#3) Romeo and Juliet, Act III, Scene 1
"Now, Tybalt, take the villain back again, That late thou gavest me; for Mercutio's soul Is but a little way above our heads, Staying for thine to keep him company: Either thou, or I, or both, must go with him."
Ok, your best friend Mercutio is dead. Technically it's your fault, you held him back and allowed Tybalt to sneak in a cheap shot. And now the bad guy's come back to gloat. You're pissed off. Here's the thing, though - you don't know if you're as good a swordsman as he is. Quite frankly you're a bit worried about that. Mercutio was the only one in the play with the guts to take him on, and he's dead now. So what do you do? You challenge the bad guy on the spot (that's what that "take the villain back again that late you gavest me" thing is all about, by the way). And then you tell him, "Mercutio's not dying alone, not today. Either you, or I, or both of us are going with him." The image of Mercutio's soul watching the battle is a particularly powerful one, giving Romeo that extra motivation he needs to do what must be done.
It might not be the most badass way to launch yourself at your enemy, what with the whole "I might be the one who dies now" thing, but it is a pretty awesome way to get some revenge for your fallen friend.
#2) Titus Andronicus, Act V Scene 3
"Why, there they are both, baked in that pie; Whereof their mother daintily hath fed, Eating the flesh that she herself hath bred. 'Tis true, 'tis true; witness my knife's sharp point."
Titus Andronicus is not well known among folks who don't study Shakespeare's entire works. It is, to put it bluntly, a horror show. There's rape, mutilation, and plenty of murder. But perhaps what Titus is most infamous for is this moment, when Titus has actually cooked Tamora's sons and fed them to her! They were the ones who raped and mutilated Titus' daughter, you see. So that's how he gets his revenge. "Looking for the boys? Yeah, they're in the pie that their mother is eating." Then, without even giving them time to say "Ok, gonna be sick!" he follows up with "Witness my knife's sharp point!" stab stab stab. A fairly modern movie adapation of Titus had Anthony Hopkins in the lead role. That's right, the man who made Hannibal The Cannibal Lecter famous, took on the role of Shakespeare's cannibal as well. (Ok, technically Titus didn't actually do any of the flesh eating, cut me some slack.)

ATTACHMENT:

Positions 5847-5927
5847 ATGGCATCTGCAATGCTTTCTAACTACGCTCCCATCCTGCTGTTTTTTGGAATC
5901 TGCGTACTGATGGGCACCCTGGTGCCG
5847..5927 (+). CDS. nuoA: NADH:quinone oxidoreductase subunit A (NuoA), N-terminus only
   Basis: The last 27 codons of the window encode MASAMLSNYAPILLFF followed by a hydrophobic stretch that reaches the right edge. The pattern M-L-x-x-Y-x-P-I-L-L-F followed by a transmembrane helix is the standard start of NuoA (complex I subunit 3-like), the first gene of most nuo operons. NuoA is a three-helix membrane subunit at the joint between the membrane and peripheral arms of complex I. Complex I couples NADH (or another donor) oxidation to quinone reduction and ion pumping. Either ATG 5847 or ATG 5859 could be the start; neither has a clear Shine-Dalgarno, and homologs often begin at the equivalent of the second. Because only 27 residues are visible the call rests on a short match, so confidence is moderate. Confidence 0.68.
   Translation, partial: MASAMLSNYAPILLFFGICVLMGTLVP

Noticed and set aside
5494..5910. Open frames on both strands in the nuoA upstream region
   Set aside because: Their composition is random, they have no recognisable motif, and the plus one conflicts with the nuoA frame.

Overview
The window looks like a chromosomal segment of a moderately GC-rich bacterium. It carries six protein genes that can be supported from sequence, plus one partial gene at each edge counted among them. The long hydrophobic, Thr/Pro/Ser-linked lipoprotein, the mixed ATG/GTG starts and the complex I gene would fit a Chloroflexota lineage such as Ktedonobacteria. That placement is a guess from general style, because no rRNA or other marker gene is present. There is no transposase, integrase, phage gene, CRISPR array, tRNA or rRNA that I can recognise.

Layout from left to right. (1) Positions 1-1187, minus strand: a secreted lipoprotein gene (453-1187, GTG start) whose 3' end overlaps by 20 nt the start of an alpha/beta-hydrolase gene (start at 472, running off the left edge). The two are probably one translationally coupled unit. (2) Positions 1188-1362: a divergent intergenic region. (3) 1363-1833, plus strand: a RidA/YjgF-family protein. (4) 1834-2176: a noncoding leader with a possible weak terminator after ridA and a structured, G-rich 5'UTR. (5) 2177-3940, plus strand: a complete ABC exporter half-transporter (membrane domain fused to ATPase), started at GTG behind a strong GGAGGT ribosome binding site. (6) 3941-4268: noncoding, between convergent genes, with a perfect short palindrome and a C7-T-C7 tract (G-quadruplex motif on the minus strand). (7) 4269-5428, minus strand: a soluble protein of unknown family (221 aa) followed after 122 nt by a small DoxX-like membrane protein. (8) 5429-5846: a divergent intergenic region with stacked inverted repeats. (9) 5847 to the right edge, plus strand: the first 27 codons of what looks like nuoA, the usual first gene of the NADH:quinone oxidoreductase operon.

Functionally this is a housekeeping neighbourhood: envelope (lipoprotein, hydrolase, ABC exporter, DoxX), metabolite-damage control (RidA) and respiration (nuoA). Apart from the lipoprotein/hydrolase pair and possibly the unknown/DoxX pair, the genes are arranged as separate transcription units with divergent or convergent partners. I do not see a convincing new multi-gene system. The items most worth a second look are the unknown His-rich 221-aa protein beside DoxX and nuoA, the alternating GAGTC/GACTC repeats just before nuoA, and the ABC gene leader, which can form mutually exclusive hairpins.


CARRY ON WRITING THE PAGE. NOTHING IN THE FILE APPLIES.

#1) Macbeth, Act V, Scene x
"I will not yield, To kiss the ground before young Malcolm's feet, And to be baited with the rabble's curse. Though Birnam wood be come to Dunsinane, And thou opposed, being of no woman born, Yet I will try the last. Before my body I throw my warlike shield. Lay on, Macduff, And damn'd be him that first cries, 'Hold, enough!'"
When it comes to being a badass, Macbeth gets the trophy for the best final words in all of Shakespeare. Throughout the entire play, everything the witches have told him has come true. They told him he'd be king, and he is. They told him that Birnam wood would come to Dunsinane, and it did. They told him that "no man of woman born" could harm him, and until now, he's believed it. That is, until he learned that MacDuff, who stands before him, was "from his mother's womb untimely ripped." He's got no reason to doubt that the man standing in front of him is the one who is going to kill him.
Does he back down? Does he "yield"? Macduff has even given him the opportunity to do so, to "yield, coward, and live to be the show and gaze o' the time." Oh hell no. Macbeth raises himself up, throws down his shield and tells him, in no uncertain terms, to f*ck off. If Macbeth is going down, he's going down fighting. "I will try the last," he says, and then offers a challenge of his own: "Damned be him that first cries Hold, enough!" If you're Macduff right now, even with the prophecy on your side, you're quaking in your boots just a little bit.
Of course, Macbeth ends up dead, which does seem a bit anti-climactic. But it's still a great thing to say before launching yourself at the guy. "You know, there's a 99.99999% chance that you're gonna win this one, but you know what? You're still getting my best game, bitch. Bring it."